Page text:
IFRC’s new policy on the prevention of and response to sexual exploitation and abuse is a renewed “solemn promise” to all persons of any gender identity in all the countries and communities in which we provide humanitarian support.

Noting that sexual exploitation and abuse may be “one of the most grievous ways in which the IFRC can fail in its mission”, the policy enhances how IFRC safeguards the people we work alongside. It also strengthens a culture of trust in which people are respected, have the confidence to speak out, are informed of ways to report abuse, and are protected if they do so.

Its rules are primarily designed to prevent any abuses from taking place, but also include robust measures to strengthen how IFRC responds to those that may nevertheless occur.

All IFRC personnel are already bound by a Code of Conduct, Anti-Harassment Guidelines, Child Protection policy, Anti-Fraud and Corruption policy and Whistleblower Protection policy, which can be accessed here. The Code of Conduct expressly forbids the sexual exploitation and abuse of anyone, including people who “look to or benefit from [IFRC’s] protection or assistance”. Prohibitions also cover the use of abusive material and any exchange of “money, employment, goods or services for sex, including sexual favours or other forms of humiliating, degrading or exploitative behaviour.” The prohibitions extend to engagement with sex workers.

The policy reinforces and complements these existing strict rules and sets out clear responsibilities for all personnel. These include completing mandatory training in the Prevention of Sexual Exploitation and Abuse (PSEA); reporting any PSEA incidents they have witnessed, have heard about, or suspect; the obligation to cooperate fully with any investigation, and the obligation to ensure the confidentiality of any reported incident. The document also spells out responsibilities for managers, including at the field level, to implement the policy.

As harassment, abuse and exploitation are under-reported in every line of work and every country in the world, the obligation and mechanisms to report any suspected abuses are among the most important elements of the policy.

Tina Tinde, IFRC’s Gender and Diversity Coordinator, said: “To anyone who has been hurt or is afraid, I would say: we want to hear you and will listen to you. We will investigate the facts you report, and we will protect you at every stage of the process. IFRC will hold any abuser fully and promptly accountable.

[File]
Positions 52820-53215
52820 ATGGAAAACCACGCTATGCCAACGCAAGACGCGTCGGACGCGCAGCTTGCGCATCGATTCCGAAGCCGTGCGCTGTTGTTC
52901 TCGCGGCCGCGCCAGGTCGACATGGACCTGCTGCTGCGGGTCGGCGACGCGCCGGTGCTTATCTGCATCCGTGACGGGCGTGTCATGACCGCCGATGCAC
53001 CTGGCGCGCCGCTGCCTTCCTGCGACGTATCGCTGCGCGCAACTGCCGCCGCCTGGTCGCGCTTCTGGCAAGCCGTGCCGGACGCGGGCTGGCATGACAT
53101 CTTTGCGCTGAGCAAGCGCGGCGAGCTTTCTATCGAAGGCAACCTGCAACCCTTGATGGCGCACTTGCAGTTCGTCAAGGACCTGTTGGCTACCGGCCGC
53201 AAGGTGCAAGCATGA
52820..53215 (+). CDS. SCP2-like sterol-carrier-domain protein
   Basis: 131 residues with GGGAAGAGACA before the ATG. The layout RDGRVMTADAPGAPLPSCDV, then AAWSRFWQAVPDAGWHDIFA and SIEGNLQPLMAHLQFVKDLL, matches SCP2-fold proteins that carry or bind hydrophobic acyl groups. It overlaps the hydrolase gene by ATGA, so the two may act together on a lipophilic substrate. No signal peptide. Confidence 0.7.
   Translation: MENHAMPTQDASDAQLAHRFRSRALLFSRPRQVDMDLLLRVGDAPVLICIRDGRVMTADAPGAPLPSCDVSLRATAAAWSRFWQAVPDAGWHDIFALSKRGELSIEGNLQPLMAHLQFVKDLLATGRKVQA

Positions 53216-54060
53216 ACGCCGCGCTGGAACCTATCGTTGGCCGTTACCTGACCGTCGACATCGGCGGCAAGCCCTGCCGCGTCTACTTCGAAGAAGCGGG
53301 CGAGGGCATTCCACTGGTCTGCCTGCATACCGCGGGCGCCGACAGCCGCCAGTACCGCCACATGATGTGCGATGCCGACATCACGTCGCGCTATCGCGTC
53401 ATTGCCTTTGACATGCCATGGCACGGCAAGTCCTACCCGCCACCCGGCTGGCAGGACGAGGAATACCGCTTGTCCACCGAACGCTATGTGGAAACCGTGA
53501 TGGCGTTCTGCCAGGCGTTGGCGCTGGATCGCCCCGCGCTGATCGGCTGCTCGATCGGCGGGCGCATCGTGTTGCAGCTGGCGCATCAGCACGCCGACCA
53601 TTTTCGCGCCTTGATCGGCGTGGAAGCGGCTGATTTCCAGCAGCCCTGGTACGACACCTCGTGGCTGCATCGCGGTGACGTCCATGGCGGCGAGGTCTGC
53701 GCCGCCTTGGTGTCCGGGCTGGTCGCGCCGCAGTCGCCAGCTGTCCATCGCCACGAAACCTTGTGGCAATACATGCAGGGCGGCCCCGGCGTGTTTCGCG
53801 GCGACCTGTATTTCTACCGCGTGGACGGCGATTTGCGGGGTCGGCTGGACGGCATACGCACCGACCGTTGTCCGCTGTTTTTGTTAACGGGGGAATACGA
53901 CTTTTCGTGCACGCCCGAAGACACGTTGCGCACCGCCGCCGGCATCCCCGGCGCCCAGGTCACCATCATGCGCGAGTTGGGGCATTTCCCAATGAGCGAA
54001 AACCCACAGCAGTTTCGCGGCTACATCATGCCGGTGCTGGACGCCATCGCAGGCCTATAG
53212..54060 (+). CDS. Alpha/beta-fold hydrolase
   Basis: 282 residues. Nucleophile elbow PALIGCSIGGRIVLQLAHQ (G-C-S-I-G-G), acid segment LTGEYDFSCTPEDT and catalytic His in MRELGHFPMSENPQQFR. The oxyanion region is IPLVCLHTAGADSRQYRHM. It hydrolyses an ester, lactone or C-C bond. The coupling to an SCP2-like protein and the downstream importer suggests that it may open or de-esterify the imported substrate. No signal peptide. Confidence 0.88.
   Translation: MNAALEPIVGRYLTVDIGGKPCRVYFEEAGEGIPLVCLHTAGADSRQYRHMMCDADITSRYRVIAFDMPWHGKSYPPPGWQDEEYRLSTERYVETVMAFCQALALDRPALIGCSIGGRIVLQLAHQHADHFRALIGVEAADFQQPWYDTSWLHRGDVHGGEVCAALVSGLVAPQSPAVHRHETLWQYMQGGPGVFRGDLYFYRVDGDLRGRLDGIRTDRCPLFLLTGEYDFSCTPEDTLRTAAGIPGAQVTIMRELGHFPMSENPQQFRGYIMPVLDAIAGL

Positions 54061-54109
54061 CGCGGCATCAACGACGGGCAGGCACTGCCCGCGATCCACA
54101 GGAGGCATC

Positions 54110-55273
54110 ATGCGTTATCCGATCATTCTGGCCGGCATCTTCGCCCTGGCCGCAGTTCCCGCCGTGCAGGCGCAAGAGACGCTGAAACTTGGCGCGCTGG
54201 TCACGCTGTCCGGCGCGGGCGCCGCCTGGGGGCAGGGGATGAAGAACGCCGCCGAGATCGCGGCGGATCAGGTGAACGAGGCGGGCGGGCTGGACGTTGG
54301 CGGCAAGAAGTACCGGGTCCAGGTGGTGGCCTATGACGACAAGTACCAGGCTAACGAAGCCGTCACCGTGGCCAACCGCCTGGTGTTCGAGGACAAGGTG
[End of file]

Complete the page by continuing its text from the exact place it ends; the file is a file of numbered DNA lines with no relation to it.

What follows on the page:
“We can support you in many ways, including referrals to psychosocial, medical, legal and safe-house services. And we will ensure that the specific needs of child survivors are met,” said Ms Tinde.

IFRC’s approach to PSEA is grounded in survivor-centred principles – Do no harm; Respect; Safety; Confidentiality; Non-discrimination, and Child protection. The policy formally covers IFRC staff and contractors, and may be a useful reference for National Red Cross and Red Crescent Societies developing their own policies. All members of the International Red Cross and Red Crescent Movement are obliged to develop and enforce such policies, as per Resolution 3 of the International Conference in 2015.

The implementation and effectiveness of the policy will be monitored closely and will be reported upon publicly in the interests of full transparency.

“Saving lives and changing minds is our mandate; keeping people safe is central for us. Everyone who works under the IFRC umbrella should live and breathe the standards we have codified here,” said Julie Hall, IFRC’s Chief of Staff.

“This is a solemn promise we’re renewing to the people we work with and for. Our Governance will be holding us all accountable in honouring that promise, as will the general public, and our most important partners – the communities we serve.”